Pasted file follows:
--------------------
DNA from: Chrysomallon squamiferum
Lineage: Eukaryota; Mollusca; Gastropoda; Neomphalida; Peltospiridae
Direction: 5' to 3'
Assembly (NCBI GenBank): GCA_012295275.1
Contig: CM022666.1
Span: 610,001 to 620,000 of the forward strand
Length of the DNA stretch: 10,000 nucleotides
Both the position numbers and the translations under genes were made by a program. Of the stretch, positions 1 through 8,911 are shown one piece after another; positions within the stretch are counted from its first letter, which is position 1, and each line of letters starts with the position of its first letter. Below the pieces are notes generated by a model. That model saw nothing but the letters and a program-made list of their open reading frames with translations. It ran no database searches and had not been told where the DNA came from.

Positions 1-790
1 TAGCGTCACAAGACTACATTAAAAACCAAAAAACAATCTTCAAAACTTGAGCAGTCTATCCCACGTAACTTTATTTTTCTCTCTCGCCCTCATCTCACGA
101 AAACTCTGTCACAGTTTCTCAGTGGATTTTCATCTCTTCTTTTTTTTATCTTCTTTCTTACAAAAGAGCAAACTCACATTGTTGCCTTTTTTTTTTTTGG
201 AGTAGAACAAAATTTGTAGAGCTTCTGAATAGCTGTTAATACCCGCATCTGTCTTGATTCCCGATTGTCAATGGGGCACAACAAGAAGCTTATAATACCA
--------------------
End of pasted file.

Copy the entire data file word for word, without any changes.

DNA from: Chrysomallon squamiferum
Lineage: Eukaryota; Mollusca; Gastropoda; Neomphalida; Peltospiridae
Direction: 5' to 3'
Assembly (NCBI GenBank): GCA_012295275.1
Contig: CM022666.1
Span: 610,001 to 620,000 of the forward strand
Length of the DNA stretch: 10,000 nucleotides
Both the position numbers and the translations under genes were made by a program. Of the stretch, positions 1 through 8,911 are shown one piece after another; positions within the stretch are counted from its first letter, which is position 1, and each line of letters starts with the position of its first letter. Below the pieces are notes generated by a model. That model saw nothing but the letters and a program-made list of their open reading frames with translations. It ran no database searches and had not been told where the DNA came from.

Positions 1-790
1 TAGCGTCACAAGACTACATTAAAAACCAAAAAACAATCTTCAAAACTTGAGCAGTCTATCCCACGTAACTTTATTTTTCTCTCTCGCCCTCATCTCACGA
101 AAACTCTGTCACAGTTTCTCAGTGGATTTTCATCTCTTCTTTTTTTTATCTTCTTTCTTACAAAAGAGCAAACTCACATTGTTGCCTTTTTTTTTTTTGG
201 AGTAGAACAAAATTTGTAGAGCTTCTGAATAGCTGTTAATACCCGCATCTGTCTTGATTCCCGATTGTCAATGGGGCACAACAAGAAGCTTATAATACCA